• Targeted changes to reduce particular cases of excessive surcharging. The two industries where concerns about surcharging are most vocal are the taxi and airline industries. Surcharging in the taxi industry is becoming the focus of most state taxi regulators. In the case of the airlines, the current fixed-dollar surcharges would appear to be well above the reasonable cost of card acceptance for low-value fares, given that the costs associated with credit cards are typically mostly ad valorem or percentage-based. Accordingly, a simple measure might be to modify the Bank's surcharging Standard or Guidance Note to allow schemes to cap any surcharges that are not percentage-based at some low fixed-dollar amount. This could result in a significant reduction in surcharges payable on lower-value fares. It is possible that a change such as this, which would be largely independent of potential other changes to the regulatory framework, could be made relatively quickly.
  • Any other changes to enforcement procedures and disclosure practices. Where merchants wish to surcharge for particular high-cost payment instruments it is important that any charge should be properly disclosed up front and that there is at least one non-surcharged method of payment that is generally available to consumers. The Board is interested in stakeholder views regarding the extent to which these requirements are met by merchants and also in more general views as to mechanisms by which excessive surcharging or incomplete disclosure of surcharges might be addressed.

The Board is also interested in views on some other possible regulatory changes that could improve the way that market forces operate in the cards system:

  • Strengthened transparency over the cost of payments to merchants and cardholders. To the extent that there continued to be large differences in interchange rates on cards from a particular system, it would seem important for merchants to know the cost of accepting a card at the time of the transaction, so they can make informed decisions regarding acceptance or surcharging. Greater transparency would also be important for consumers to enhance their understanding of whether they are using a low-cost card or a high-cost card that may be surcharged. Measures to improve transparency could include:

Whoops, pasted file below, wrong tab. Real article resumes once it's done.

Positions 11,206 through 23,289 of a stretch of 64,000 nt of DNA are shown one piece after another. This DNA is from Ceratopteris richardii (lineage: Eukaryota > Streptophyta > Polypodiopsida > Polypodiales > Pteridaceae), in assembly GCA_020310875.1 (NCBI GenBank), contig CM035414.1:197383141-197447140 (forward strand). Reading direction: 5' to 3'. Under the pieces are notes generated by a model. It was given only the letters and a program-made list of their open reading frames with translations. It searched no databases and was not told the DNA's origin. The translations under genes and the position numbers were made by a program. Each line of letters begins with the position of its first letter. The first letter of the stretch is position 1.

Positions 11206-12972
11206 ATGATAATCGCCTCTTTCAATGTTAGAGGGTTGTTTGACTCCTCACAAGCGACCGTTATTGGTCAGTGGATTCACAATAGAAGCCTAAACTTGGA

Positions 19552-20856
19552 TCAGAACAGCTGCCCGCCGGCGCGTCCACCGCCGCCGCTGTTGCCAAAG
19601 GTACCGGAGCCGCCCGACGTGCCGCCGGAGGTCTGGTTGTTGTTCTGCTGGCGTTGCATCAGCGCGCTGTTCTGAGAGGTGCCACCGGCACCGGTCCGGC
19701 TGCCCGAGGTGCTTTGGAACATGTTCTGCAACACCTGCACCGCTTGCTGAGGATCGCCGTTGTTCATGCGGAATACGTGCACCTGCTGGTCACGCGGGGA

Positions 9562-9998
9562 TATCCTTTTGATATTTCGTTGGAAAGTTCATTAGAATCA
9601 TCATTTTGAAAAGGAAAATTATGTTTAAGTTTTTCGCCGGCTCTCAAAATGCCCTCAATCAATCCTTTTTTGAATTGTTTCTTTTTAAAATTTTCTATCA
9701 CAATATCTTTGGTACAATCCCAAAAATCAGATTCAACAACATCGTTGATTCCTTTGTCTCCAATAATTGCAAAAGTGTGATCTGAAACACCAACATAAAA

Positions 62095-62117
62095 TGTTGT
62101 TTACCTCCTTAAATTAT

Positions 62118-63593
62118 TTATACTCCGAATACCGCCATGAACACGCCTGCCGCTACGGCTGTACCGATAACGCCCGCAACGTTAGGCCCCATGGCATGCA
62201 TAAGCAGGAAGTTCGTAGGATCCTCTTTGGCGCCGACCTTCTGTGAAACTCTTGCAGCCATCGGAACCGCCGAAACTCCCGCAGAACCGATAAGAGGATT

– Ensuring that debit and credit cards are more readily identifiable by merchants electronically.

    – Requiring, as in the new EU payments regulation, that categories of cards with different interchange fees should be identifiable both visually and electronically, so that consumers and merchants are aware when a high-cost card is being used.

    – Requiring, as in the EU payments regulation, that acquirers must offer merchants pricing and billing that separately shows the interchange fee and merchant service charges that apply to each brand and category of cards. While many Australian merchants are now subject to ‘interchange-plus’ pricing for each scheme, others are still subject to blended rates, including between debit and credit, and some merchant statements do not promote a good understanding of card costs borne by merchants.

  • Further easing of ‘honour-all-cards’ rules to allow merchants to decline to accept cards with high interchange fees. The current restrictions on honour-all-cards rules allow merchants to make separate acceptance decisions on debit versus credit, but could be extended to allow merchants the freedom to decline high-cost cards within a particular scheme.
  • Facilitation of differential surcharging by merchants. To the extent that the acquiring market was not providing the ability for merchants to surcharge differentially based on the nature of the card, it might be desirable to explore measures that would require card schemes and acquirers to provide merchants with such ability to differentiate. This might be supplemented, as in the EU proposal, with controls on scheme rules or contractual terms that prevent merchants from informing consumers about the cost of interchange fees or merchant service charges: this would mean that Australian merchants could not be prevented from informing customers of their cost of card acceptance if they wished to justify their surcharging policies.
  • Ensuring that merchants have the ability to choose to route their transactions via lower-cost networks or processors. This might involve requiring, as is the case for debit cards in the United States, that acquirers must route transactions through the network which the merchant has nominated as their preferred option among those networks available on a card. This could provide some offset to the tendency for competition between schemes to drive interchange fees higher. A stronger option, as will be required in the EU payments regulation currently being considered, would be that the scheme activities and processing infrastructure of card networks are legally separated, so as to facilitate competition in the market for processing transactions.